Scully drew a breath and tried like hell to come up with an argument that made her willingness seem even remotely rational. Something scientific, something about potential toxic exposure and contagion, government experimentation in remote areas, brain-washing cult behavior, a rare childhood illness that affected eye pigmentation, something that would make sense of this sudden receptiveness and make it seem like her interest was even vaguely professionally valid. At best there was a health hazard that required some sort of investigation, but even then it was far from a matter for the FBI, let alone for the X-Files, and in the end, Scully gave up all pretense, dropped her shoulders, and said flatly, "I'm cold."

Mulder's incredulous exhale would have been funny if it hadn't all been so sad.

"Just don't ask me to explain this to Skinner," she said, a certain sharpness cutting into her voice as she pointed the file at his chest.

Mulder raised his hands in exaggerated innocence. "Wouldn't dream of it." He finally flipped closed that damned laptop and scooped it against his hip.

Nothing was as dark as it had been before the glimpses of light. Because she knew, she knew no matter how complex and uncertain and fucked up it all was, even if it never really got fixed, she knew she could stretch out a blind hand and he would grab for her, hold her, keep her head above water and never let her drown in the torrential rains. She had little left to hide when it all fell down.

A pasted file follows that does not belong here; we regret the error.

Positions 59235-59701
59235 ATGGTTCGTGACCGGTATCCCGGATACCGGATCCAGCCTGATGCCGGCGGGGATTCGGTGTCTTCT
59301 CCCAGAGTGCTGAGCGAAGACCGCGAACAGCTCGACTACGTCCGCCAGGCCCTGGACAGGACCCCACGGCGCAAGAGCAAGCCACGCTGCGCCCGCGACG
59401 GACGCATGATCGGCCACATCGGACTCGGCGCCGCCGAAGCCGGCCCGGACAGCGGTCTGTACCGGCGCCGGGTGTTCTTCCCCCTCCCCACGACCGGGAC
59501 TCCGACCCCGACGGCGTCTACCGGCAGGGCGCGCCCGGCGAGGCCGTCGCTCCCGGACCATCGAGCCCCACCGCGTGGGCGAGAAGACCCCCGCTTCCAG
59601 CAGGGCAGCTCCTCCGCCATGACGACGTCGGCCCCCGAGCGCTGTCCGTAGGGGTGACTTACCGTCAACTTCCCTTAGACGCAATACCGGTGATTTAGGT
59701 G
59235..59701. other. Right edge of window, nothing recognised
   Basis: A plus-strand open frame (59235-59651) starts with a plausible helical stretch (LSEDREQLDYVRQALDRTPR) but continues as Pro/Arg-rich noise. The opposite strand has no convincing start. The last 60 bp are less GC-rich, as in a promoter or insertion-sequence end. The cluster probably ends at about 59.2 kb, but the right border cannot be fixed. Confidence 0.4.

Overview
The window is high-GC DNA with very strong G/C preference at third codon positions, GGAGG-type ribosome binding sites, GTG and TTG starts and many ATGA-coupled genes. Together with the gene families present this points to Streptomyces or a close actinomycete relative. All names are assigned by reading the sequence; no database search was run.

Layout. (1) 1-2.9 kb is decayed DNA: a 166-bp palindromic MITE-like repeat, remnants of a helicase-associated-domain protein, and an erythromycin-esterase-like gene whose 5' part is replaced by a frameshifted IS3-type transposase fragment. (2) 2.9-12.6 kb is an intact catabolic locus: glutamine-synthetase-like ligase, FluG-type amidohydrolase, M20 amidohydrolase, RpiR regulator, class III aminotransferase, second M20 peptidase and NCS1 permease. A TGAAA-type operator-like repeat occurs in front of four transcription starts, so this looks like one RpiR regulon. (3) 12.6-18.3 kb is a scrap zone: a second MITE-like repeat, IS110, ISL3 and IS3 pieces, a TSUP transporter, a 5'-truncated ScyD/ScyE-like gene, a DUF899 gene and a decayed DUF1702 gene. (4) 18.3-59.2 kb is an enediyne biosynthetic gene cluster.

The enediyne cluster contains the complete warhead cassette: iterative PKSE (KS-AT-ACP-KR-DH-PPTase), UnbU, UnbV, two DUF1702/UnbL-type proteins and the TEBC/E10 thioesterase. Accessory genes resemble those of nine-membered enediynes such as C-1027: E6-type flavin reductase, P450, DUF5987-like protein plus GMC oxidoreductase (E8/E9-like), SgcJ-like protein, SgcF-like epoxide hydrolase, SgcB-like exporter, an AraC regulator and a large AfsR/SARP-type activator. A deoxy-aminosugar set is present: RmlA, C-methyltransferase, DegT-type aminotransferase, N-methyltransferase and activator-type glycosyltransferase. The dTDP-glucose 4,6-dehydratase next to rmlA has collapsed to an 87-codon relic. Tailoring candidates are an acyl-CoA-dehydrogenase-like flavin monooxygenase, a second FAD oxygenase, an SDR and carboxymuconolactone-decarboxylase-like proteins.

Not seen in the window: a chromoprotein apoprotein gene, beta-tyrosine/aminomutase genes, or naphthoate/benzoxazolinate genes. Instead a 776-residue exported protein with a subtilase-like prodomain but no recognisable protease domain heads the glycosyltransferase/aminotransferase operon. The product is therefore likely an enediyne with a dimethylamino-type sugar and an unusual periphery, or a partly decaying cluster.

Yet she had tasted a warmth and a freedom that haunted her silent dreams. Comfortable was comfortable for the time being. She needed things to hold still and stabilize and rebuild. And this Scully, this government agent with sleek suits, careful lipstick, complex scientific theories, and a knack for paperwork -- this was all she knew. The voice in her head that was cataloging things like arthritis and presbyopia and new fluctuations in estrogen levels knew there was a precipice not far ahead. A point where a bridge must be built or an entirely separate path forged.

But for today...New Mexico called.


"Come on, Scully. We're going to do something for fun. Just fun. You remember fun?"